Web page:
Real Gardens

Christopher Lloyd on Plant Labels

Dscn1980 This just in from Great Dixter:

"The plants at Dixter are unlabelled.  I know this is a bore, when you quickly want a plant’s name.  Generally there is someone to ask.  Here are some of the reasons for my not labelling:

1.  This is my own, personal garden; I do not have the obligations of an institution like a botanic or National Trust garden.

2.   I hate the look of labels.  Like a cemetery.

3.  They are expensive in terms both of materials and the time needed to list the plants and write and place the labels.

4.  Plants (as against shrubs) need labels that are stuck into the ground.  The public removes them, the more easily to read, but does not replace them firmly or even in the right place.

5.  It is easier to pop a label into a handbag than to try and memorise it on the spot.

6.  The wrong label is read for the name of the plant to be identified.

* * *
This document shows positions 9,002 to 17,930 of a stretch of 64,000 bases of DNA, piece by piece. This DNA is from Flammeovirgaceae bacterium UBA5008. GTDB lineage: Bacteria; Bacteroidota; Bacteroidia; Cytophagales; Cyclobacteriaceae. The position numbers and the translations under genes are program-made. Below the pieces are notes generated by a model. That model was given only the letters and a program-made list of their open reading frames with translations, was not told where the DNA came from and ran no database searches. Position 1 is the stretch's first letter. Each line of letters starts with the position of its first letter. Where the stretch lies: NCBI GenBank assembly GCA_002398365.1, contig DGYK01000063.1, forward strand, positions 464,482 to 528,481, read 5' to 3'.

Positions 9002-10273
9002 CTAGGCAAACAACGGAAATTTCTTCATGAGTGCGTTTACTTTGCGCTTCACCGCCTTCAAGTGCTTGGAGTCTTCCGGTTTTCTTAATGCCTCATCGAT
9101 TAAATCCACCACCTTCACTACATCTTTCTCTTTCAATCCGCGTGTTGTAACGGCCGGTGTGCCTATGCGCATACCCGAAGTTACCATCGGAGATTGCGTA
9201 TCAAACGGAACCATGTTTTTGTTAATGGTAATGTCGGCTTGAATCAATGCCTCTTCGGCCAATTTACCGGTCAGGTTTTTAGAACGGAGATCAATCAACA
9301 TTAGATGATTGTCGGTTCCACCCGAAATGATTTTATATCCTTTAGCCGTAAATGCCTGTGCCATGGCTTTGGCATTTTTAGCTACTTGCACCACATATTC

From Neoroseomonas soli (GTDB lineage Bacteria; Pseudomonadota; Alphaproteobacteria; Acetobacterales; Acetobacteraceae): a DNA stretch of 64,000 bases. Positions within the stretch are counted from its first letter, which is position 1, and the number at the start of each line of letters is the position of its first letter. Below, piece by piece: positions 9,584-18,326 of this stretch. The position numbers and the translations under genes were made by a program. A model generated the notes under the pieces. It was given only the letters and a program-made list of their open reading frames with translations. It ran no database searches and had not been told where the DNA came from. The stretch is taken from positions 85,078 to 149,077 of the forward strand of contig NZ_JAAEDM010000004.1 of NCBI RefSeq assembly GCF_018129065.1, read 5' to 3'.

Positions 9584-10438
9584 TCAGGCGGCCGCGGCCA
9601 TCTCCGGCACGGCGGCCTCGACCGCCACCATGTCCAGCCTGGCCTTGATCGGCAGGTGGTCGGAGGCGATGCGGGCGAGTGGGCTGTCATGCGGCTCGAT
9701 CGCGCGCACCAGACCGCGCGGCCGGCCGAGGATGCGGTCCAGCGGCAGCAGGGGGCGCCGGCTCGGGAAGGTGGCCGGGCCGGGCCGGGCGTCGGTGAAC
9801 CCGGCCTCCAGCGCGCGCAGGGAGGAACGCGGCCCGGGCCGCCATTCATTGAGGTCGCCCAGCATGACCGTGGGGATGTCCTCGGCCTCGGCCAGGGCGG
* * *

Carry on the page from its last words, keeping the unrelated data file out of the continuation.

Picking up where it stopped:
7.  Visitors dart into the border, oblivious of footprints, the better to read a label that is out of reach from the front.

8.  If all labels are for that reason placed at the front, misapplications of names will be aggravated.

9.  Even when plants are clearly labelled, the public will still ask their name if anyone is around to talk to.  They’re on an outing.  We’re trying to work.

Sorry!"

Mr. Lloyd, you had me at #2.

Posted by on September 2, 2006 at 6:51 am, in the category Real Gardens.
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5 responses to “Christopher Lloyd on Plant Labels”

  1. firefly says:

    Well, if he really believed that the plants should be permanent — no annuals — the logical solution could have been a plant map, mounted somewhere in the garden.

    (Are we to infer from this that Christopher Lloyd is sending messages back from a, dare I say it, _unlabeled_ resting place? πŸ˜‰

  2. Carol says:

    Totally agree. No labels in my gardens. I tack them up to a bulletin board in my garage.

  3. ginger says:

    Well, take a picture and look it up! You always remember the ones you have to work at!

  4. Jane says:

    A photo is better anyway – when I write down names either from labels, or from asking someone – I always manage to spell it wrongly and can’t remember what it looked like or why I wanted to know the name in the first place. Photos also show how the plant looked in a garden context – a problem when you are looking up many plant dictionaries where there is often just a close-up ofthe flower.

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